Isabel Cocker/The Santiago Times Staff
SANTIAGO – Chile has been ranked 33rd in the 2017-2018 Global Competitiveness Index (GCI), the highest South American country to be included, according to the report released this week by the World Economic Forum (WEF).
The South American country has maintained its position from 2016-2017 in the classification, which includes analysis of 137 countries over a variety of indicators. This is a long way from the 22nd place it gained in 2004-2005.
However, in the preface to the report, Richard Samans from the WEF underlines that countries should “look beyond rankings and [to] analyse the evolution of each indicator and each concept covered, identifying areas of improvement and areas where economies are lagging.”
The GCI tracks the performance of countries using 12 pillars of competitiveness in areas such as macroeconomic environment, goods market efficiency and health and primary education. These pillars are then grouped into 3 sub-indexes (basic requirements, efficiency enhancers and innovation and sophistication) which are given a different weighting in the overall score depending on the individual state of the country’s economy.
The WEF believes that although economic growth, in terms of increasing GDP, is not the ultimate goal, achieving this growth remains a precondition for improvement of human welfare. This goal of “human-centric economic progress” will create the resources for improved education, healthcare and security, among other factors.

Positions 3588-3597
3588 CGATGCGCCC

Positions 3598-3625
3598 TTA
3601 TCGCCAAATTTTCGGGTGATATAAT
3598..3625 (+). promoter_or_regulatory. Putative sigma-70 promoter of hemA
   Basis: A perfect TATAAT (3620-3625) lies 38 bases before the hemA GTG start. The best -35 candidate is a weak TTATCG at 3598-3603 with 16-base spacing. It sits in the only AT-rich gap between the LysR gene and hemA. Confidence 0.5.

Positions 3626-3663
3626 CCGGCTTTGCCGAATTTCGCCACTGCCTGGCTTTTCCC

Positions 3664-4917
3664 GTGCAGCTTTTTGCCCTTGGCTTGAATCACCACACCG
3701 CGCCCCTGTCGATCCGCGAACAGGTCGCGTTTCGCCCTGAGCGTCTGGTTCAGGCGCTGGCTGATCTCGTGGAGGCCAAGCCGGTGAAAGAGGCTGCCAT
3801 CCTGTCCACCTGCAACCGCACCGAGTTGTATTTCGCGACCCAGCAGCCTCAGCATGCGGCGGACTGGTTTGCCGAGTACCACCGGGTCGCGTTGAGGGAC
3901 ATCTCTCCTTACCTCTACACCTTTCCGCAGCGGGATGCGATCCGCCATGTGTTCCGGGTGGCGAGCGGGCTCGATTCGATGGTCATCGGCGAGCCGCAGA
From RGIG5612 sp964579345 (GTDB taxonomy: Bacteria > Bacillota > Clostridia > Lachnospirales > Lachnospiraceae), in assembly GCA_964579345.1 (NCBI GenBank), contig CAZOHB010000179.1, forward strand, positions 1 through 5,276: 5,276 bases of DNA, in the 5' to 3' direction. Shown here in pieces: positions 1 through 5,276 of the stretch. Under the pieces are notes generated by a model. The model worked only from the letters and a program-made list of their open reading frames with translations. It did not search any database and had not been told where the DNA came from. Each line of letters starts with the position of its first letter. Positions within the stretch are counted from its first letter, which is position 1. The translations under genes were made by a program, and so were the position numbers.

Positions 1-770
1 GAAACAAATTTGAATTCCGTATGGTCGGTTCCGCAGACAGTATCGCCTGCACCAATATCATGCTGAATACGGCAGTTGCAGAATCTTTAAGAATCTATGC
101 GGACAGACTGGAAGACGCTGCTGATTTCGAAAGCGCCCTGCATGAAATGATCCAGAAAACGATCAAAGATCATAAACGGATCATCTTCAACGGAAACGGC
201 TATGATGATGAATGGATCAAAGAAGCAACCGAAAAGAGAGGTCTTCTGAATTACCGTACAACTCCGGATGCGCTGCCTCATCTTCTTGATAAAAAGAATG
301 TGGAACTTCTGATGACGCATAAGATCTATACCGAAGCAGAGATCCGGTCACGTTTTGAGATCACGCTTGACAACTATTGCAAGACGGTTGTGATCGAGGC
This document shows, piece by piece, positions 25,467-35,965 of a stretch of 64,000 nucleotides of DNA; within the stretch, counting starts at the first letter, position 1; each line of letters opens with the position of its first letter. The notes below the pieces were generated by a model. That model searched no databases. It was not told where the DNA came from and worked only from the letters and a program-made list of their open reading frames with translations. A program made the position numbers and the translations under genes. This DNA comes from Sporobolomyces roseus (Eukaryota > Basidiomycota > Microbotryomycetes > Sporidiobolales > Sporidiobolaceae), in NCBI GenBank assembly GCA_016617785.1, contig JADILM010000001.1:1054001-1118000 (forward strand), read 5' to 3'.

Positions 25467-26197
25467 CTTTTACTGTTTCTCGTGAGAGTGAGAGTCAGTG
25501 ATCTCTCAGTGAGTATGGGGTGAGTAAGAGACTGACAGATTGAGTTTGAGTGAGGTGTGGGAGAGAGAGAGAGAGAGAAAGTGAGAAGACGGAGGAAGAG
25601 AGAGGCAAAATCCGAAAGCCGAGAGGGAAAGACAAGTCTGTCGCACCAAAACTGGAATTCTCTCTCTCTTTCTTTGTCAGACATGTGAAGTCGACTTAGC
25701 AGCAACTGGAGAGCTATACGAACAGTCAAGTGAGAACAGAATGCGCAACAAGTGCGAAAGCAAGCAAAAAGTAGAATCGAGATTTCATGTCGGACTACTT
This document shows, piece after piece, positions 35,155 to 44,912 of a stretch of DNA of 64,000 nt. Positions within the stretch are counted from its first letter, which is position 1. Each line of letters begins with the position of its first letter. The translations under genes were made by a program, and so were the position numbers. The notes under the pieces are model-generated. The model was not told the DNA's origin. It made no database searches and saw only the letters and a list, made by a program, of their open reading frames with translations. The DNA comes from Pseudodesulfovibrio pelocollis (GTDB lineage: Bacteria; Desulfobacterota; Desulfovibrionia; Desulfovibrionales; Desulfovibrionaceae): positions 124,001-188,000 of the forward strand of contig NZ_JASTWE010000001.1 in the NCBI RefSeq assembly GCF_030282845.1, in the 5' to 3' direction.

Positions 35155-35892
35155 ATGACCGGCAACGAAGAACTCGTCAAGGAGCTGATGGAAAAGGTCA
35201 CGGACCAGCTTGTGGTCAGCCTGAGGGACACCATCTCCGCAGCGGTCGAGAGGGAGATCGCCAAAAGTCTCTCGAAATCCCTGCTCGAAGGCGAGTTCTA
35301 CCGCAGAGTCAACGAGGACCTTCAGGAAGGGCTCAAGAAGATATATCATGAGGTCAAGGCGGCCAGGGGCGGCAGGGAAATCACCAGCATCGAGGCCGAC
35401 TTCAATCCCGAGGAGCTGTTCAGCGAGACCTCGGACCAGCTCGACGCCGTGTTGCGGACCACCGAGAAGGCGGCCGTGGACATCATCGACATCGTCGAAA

The leading countries in the Index are Switzerland, the United States and Singapore, with scores of 5.86, 5.85 and 5.71 respectively, out of a possible 7. In comparison, Chile gained a score of 4.71. The countries closest to Chile in the ranking are Thailand (32nd), with a score of 4.72 and Spain (34th), with 4.70. Last year, Chile had a score of 4.64, indicating an improvement throughout the year despite the lack of ranking change.
In terms of individual rankings of the 12 pillars, Chile ranked highly for higher education and training (27th) and for financial market development (17th). However, it continues to lag in the other 10 pillars, most notably for innovation (52nd) and health and primary education (66th).
The report also notes the most problematic factors of doing business in each country, according to the Executive Opinion Survey 2017, also published by the WEF. In Chile, the most challenging factor was restrictive labour regulations, followed by inefficient government bureaucracy and policy instability.
The full report can be found on the World Economic Forum website.